Exhibition highlights include Poe's writing desk, letters by and about the author, records of his student days at the University of Virginia, a brooch containing his hair, manuscripts of landmark works such as "The Raven" and the original art for Arthur Rackham's illustrated edition of "Tales of Mystery & Imagination." The exhibition will also contain an interactive digital facsimile of the scroll manuscript of the "Domain of Arnheim."
"The most commonly seen element appearing on fantasy books published last year was, it seems, the sword," Holman observes. "Closely followed by glowy magic, castles, and dragons. I suspect a few covers contained all these elements. Meanwhile, fans of unicorns, maps, and stilettos had a disappointing year, and perhaps were lost to other genres." This, from Media Bistro.
Pictured above: "Sword Maiden," by Matt Dixon
Monday, August 17, 2009
In the most recent edition of the New Yorker, a work by Dave Eggers. And not just any work, mind you! It's "Max at Sea," taken from his forthcoming novel, The Wild Things. And this just isn't any novel, mind you! It's based on Maurice Sendak's classic Where the Wild Things Are.
Which reminds me that this is forthcoming...
Steve Martin is one of my heroes so I am more than a little excited about seeing him play banjo at Benaroya Hall in November. He talks to the Toronto Star about his recent foray into bluegrass music.
And, for your edification - dueling banjos...with Muppets!
Sunday, August 16, 2009
Saturday, August 15, 2009
The answer is yes, according to Tom Matlack writing for The Huffington Post.
From the story...
Let me tell you a little story. A year ago my VC partner and I (collectively we have been involved in starting Television Food Network, a 15 million subscriber weekly magazine, and 30 other media-related companies) decided we wanted to publish an anthology of first person stories by men about manhood. We collected a Pulitzer Prize winning author (Charlie LeDuff), an NFL Hall of Famer (Andre Tippett), a New York Times war photographer (Michael Kamber), a Sing Sing inmate gone straight (Julio Medina), a fantasy baseball legend (Mark St. Amant), a poet Laureate (Robert Pinsky) along with normal guys (black, white, straight, gay, rich, poor, married and divorced) with stories to tell about being fathers, sons, husbands and providers at this turning point in man-history.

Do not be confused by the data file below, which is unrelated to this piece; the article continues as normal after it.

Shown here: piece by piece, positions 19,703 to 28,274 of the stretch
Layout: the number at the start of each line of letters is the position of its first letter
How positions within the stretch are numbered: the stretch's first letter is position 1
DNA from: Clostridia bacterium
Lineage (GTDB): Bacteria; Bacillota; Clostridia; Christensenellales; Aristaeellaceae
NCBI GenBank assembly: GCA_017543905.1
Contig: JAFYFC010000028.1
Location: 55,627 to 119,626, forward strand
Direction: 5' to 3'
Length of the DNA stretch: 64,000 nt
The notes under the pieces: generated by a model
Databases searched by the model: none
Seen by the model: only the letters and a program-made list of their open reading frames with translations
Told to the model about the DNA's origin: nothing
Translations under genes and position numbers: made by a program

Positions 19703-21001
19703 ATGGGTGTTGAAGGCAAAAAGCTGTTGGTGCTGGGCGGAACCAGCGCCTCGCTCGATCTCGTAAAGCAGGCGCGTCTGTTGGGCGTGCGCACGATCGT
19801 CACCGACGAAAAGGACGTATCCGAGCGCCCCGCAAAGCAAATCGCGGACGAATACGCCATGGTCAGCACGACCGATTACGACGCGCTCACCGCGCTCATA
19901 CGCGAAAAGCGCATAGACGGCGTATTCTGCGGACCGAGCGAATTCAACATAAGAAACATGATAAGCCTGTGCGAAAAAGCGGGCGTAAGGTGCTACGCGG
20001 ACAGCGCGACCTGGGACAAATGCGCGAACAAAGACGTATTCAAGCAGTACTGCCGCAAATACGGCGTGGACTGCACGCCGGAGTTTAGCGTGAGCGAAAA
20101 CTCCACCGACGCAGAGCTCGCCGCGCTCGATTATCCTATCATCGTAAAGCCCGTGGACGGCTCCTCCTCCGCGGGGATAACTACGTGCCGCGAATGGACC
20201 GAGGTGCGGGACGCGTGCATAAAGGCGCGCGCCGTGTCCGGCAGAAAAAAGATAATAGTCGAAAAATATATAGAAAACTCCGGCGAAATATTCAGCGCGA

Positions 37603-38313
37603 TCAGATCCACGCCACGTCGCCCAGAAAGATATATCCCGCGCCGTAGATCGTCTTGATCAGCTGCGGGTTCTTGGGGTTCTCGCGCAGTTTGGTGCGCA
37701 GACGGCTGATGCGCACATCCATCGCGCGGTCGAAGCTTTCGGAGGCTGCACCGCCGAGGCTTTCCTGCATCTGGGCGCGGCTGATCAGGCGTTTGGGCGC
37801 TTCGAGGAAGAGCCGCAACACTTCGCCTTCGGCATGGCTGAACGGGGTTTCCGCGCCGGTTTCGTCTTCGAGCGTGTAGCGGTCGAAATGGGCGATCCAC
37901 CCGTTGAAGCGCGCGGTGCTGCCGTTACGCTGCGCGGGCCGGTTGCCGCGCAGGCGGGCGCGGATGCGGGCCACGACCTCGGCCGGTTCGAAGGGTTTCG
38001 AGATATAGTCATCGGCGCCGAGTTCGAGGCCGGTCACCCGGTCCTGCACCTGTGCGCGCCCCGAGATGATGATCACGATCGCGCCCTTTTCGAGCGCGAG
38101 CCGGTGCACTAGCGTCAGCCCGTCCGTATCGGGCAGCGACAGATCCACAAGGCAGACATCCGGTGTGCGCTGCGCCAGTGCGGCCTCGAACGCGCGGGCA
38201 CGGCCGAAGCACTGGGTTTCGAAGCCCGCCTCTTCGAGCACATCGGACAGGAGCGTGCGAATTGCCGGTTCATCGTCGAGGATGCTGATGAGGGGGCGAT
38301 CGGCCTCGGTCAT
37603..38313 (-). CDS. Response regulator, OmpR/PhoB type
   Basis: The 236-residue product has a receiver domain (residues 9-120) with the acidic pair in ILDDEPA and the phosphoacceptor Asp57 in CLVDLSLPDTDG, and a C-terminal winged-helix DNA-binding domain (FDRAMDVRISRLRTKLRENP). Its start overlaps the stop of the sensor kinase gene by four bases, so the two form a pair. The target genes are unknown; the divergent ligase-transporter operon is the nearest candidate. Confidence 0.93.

We hired the best agent in the business, wrote a detailed book proposal, and went shopping for a publisher. Fifty (that's 5-0, including a who's who list of the literary world) turned us down. They told us guys don't read, would never read any kind of anthology, and most certainly wouldn't read an anthology about men. Apparently we are all mindless fools. The publishers also said they were focused exclusively on the "sure-thing" celebrity books in the wake of deteriorating economics. Just about that time we noticed a well-received anthology in the New York Times Review of Books written by women during menstruation.
What the hell?
Friday, August 14, 2009
There's an interesting article in the Times Literary Supplement about who was better - Shakespeare's company or the Admiral's Men.
From the piece...
Before 1594, the kaleidoscope of acting companies was becoming impossible for the City authorities to control. Then deals were done, and for six years, from about 1594 to 1600, a monopoly – or duopoly – was granted to two companies only, the Admiral’s and the Chamberlain’s. The Chamberlain’s (the King’s Men) had Henry Carey, Lord Hunsdon as patron, and Shakespeare as writer. The patrons of the Admiral’s Men were Charles Howard and later Prince Henry, then Lord Palsgrave, Earl Palatine. Only in the late 1590s was the duopoly encroached on by the companies of three earls – Worcester, Oxford and Derby – and by the Paul’s Boys and Blackfriars Boys. There were five competitors by 1602; but even then the duopoly companies continued to dominate.
The Chamberlain’s Men were a company of sharers: a team performing the masterpieces of a great dramatist. But the Admiral's Men had Marlowe’s crowd-pulling plays, with the unmatched star Edward Alleyn to act them. They were the first company to be controlled by a single impresario: Philip Henslowe, Alleyn’s father-in-law. They acted throughout the year for citizen playgoers in outdoor playhouses (the Rose and subsequently the Fortune), in contrast to the Chamberlain’s Men, who acted outdoors at the Globe only in summer, and eventually indoors in winter at Blackfriar’s. In Gurr’s view the stable duopoly arrangement enabled both companies to meet the demands of repertory and yet maintain high standards of performance. He judges the Admiral’s company to be the more original and theatrically brilliant: necessarily a speculative judgement, since the texts of most of their plays were lost in the 1621 fire at the Fortune.